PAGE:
/Host of Blues Cruise derives joy from each show
Canoe FM announcer Patrick Monaghan is a testament to radio, having aired his 300th Buckslide Blues Cruise Show. The weekly show, which runs every Tuesday from 7 p.m. to 9 p.m., has been a driving force for him since being diagnosed with pancreatic cancer. /DARREN LUM Staff

Host of Blues Cruise derives joy from each show

By Darren Lum

Life. It’s not something Patrick Monaghan takes for granted.

The radio announcer of the popular, award-winning Buckslide Blues Cruise show just celebrated his 300th show last week. It was a milestone he didn’t know he would make, having been told he wasn’t going to live until Christmas because of the pancreatic cancer he’s endured for the last few years.

Right before going live last Tuesday at 7 p.m., he said, “I shut my eyes for a few seconds before I hit the button and I just said, be professional.”

There was a proverbial exhale for the radio announcer with that show, he said.

“It was almost a breath of relief. The anxiety is gone … it was a real challenge to get to 300,” he said. 

Monaghan’s passion for music, particularly the blues is palpable and evident by how he sings along with the music during his show at the community radio station, located on Maple Avenue across from the A.J. LaRue Arena. He was recognized for his efforts he puts towards each of his weekly shows held Tuesdays from 7 p.m. to 9 p.m. with the Best Jazz or Blues Music Show by the National Campus and Community Radio Association in 2020.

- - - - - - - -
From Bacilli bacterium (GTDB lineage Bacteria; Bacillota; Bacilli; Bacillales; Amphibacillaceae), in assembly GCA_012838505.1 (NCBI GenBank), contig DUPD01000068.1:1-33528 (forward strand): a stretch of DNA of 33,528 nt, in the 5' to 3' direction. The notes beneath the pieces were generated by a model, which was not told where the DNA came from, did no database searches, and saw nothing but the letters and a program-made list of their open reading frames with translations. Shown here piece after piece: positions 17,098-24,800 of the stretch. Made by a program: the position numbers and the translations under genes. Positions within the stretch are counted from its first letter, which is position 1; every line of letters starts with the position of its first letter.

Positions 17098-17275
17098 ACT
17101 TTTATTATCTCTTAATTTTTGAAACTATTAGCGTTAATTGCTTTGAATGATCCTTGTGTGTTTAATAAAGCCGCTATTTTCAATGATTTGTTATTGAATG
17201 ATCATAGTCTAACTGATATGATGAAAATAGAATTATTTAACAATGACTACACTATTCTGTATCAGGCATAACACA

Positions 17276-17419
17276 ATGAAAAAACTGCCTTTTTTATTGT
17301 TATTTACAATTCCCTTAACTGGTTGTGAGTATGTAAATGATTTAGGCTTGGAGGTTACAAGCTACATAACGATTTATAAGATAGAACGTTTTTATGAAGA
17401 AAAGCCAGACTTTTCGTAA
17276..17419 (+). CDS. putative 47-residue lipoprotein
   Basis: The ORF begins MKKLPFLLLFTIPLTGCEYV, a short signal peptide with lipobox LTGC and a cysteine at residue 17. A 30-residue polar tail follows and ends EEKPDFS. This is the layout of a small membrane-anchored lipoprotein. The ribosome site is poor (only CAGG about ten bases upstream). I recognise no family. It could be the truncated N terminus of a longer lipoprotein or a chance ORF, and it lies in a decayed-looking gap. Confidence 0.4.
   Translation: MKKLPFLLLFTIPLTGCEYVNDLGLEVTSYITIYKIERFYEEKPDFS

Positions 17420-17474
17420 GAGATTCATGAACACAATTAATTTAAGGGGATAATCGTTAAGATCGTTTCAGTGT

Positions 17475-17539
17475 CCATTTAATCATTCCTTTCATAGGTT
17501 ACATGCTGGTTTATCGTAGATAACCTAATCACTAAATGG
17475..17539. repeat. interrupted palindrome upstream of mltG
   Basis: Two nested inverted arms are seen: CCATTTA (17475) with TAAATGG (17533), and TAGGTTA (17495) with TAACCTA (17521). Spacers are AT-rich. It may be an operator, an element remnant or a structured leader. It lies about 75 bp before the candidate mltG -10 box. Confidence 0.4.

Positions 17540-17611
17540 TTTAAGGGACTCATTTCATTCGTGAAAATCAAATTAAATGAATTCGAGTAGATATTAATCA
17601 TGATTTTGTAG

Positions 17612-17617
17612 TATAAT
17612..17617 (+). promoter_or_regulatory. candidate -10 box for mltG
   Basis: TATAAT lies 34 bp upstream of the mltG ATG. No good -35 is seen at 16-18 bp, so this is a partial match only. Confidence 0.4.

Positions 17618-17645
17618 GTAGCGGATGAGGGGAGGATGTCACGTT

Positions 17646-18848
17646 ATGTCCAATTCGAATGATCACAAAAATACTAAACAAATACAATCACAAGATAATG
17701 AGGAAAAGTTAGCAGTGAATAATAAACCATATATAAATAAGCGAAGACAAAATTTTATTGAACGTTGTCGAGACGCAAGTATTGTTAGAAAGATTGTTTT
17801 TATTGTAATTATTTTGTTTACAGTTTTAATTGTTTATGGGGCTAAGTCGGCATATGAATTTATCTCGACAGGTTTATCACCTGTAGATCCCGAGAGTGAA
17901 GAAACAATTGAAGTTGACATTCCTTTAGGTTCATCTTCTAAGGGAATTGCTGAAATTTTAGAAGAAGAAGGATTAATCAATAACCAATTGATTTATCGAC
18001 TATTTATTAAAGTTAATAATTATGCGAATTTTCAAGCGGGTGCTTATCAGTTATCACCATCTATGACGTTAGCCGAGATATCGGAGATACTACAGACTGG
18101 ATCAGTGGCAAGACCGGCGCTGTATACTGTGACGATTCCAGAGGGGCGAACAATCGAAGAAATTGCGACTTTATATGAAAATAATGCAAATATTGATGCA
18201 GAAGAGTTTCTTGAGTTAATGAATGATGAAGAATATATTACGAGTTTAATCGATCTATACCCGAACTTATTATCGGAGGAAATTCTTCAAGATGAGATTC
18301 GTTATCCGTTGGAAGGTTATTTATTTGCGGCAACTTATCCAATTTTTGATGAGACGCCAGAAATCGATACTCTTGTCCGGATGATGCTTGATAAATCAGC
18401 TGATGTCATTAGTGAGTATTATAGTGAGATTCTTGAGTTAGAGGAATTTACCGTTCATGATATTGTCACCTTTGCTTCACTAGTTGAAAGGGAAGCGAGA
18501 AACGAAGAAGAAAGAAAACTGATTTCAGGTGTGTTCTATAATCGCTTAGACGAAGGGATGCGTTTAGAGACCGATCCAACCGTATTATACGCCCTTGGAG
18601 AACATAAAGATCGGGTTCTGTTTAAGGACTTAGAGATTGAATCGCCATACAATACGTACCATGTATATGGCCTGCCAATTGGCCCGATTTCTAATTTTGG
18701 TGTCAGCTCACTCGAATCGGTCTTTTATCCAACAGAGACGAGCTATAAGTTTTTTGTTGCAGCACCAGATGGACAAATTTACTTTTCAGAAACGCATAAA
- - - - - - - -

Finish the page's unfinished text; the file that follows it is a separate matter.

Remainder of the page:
He said reaching 300 is on equal footing with winning that award.

“They’re both up there. Oh, they’re both up there,” he said. 

His message to his listeners was thank you.

“I’m very grateful for all the people in my life that have come out to help and then make things so much easier,” he said.

Monaghan said his life with cancer has been challenging and this show will continue to give him purpose.

“Going forward, I have a reason to get up in the morning and then work away at shows and it’s not just all the medical appointments. So, it’s really been a lifeblood for me,” he said. “When I push that button [to go live] I’m okay for a couple of hours.”